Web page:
My legs and lungs and heart are the baseline. Their unreliable interactions with available time, motivation and passable weather are the great arbiters of my form. My form! Like that’s even a thing. My form is formless. My shape is two-dimensional, an X and a Y that describe nothing.

I spend my days, and large portions of my evenings, working away at non-baseline functionality. I think about oversized head tubes. I consider gear ratios. I think about tire width and pressure. All of these elements, plotted on the graph with my baseline X and Y, still mostly amount to nothing. A pair of 175 gram pedals do very little to amplify the force being applied thereto, when the baseline values are so low.

It is nice that there are wind tunnels to help bikes slip through the still, summer air like the ice cream truck with a packing of chasing, yowling kids in its wake. My personal wind tunnel testing has yet to identify the superfluous bits of my own physiognomy, though I can point to some I’d be willing to give up.

What is performance really, and why should I chase it? When I have it, what will I do? Likely squander it in an extra vainglorious minute on the front of a group ride to nowhere. This is the cycling equivalent of putting every dime you win on blackjack into the cheap slot machine by the door on your way out of the casino. Speed is not a thing for me really.

I could be cynical about it, but speed is over-rated. In fact, I would wager that most of us are measuring the wrong parts of our performance.

Pardon me while I switch metaphors here, but at some point between the bicycle shop and the runway the Wright Brothers took flight. The continuous pursuit of those last percentage points of performance can yield results no matter how unlikely, and we all want to fly. I justify a lot of time and money spent under the banner of performance optimization, when the baseline numbers don’t suggest a conventional lift off is possible.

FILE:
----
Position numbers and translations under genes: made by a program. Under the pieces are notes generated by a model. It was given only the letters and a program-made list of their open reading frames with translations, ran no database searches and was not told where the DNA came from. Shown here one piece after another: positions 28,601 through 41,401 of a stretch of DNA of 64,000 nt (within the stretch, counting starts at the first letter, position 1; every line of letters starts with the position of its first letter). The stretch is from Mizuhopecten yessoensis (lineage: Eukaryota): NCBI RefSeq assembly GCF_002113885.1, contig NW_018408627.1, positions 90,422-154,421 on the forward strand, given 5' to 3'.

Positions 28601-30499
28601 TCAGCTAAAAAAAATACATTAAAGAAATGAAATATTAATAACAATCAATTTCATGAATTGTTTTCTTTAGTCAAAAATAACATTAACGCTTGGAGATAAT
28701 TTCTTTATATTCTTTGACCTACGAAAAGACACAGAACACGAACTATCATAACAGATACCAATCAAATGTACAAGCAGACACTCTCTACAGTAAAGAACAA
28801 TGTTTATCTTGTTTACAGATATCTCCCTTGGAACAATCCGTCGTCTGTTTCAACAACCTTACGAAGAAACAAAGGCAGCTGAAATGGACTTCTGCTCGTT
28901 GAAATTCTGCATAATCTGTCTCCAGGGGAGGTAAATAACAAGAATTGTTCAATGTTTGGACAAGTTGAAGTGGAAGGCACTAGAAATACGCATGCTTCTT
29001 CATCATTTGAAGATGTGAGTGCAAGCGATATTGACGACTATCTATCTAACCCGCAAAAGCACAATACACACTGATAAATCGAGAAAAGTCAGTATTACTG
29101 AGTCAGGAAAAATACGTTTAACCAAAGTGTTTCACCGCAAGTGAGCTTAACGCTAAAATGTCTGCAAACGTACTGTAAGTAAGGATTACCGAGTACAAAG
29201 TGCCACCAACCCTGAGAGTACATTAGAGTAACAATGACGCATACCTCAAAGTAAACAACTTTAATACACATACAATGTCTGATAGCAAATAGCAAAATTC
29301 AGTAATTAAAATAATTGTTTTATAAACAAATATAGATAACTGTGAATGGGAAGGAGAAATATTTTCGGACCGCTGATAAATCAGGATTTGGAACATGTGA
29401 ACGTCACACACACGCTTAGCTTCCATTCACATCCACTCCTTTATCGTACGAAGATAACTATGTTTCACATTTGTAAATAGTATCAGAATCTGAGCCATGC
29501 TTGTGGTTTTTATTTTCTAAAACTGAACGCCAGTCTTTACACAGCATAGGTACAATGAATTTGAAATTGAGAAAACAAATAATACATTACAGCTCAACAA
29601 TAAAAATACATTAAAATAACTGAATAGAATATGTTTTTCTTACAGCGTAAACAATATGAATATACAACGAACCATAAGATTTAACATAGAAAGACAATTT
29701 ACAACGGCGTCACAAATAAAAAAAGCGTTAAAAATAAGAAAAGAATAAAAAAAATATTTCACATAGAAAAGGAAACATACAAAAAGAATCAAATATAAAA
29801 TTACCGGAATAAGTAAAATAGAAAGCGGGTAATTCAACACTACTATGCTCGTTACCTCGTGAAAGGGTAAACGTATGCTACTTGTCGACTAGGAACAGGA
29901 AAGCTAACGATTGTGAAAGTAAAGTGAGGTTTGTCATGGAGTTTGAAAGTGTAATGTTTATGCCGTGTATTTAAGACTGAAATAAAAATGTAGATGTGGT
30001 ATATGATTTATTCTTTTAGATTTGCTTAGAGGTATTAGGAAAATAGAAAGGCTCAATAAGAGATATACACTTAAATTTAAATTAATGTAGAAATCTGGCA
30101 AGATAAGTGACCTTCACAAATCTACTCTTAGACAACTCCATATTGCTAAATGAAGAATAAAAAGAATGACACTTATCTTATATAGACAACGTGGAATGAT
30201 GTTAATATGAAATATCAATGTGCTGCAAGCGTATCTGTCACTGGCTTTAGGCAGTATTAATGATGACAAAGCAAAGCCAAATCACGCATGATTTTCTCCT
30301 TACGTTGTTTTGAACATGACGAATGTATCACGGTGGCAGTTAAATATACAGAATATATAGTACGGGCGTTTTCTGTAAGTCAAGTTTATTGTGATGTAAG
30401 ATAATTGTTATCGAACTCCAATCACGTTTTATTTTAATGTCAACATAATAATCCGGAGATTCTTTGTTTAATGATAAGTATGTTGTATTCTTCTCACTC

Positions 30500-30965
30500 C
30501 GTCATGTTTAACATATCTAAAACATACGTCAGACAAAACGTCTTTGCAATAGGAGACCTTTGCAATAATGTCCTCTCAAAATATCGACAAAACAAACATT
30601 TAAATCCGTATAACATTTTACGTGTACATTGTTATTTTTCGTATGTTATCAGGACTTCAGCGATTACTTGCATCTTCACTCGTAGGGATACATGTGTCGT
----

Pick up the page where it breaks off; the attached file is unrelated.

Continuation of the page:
Speed isn’t really what we’re after. What we want is lift, to get that freedom we all crave. When we’re on the bike, we want to forget about everything else. We want to be one with the machine, to share jokes with friends, to discover new places. When we’re off the bike, we want to escape into the minutiae of cycling. We want to read about the compelling benefits of a stiffer bottom bracket. We want to pretend we know things about material science and about proper training and nutrition.

This is all lift. My legs and lungs and heart don’t suggest much is possible for me, but I have not stopped trying to get free of the ground. Sometimes, it seems you only need to let go of the things, like a yearning for speed, that might hold you down.

Image: Matt O’Keefe

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  1. Paul I.

    I’m getting more and more into the mindset that cycling should be fun, not work. Training is boring. Chatting with my buddies on the ride to the coffee shop, or showing my girlfriend new roads that she has never ridden before, that’s where the pleasure is. Hanging on the back of the bunch for dear life and not really even knowing where I am — not so much.

  2. Pablo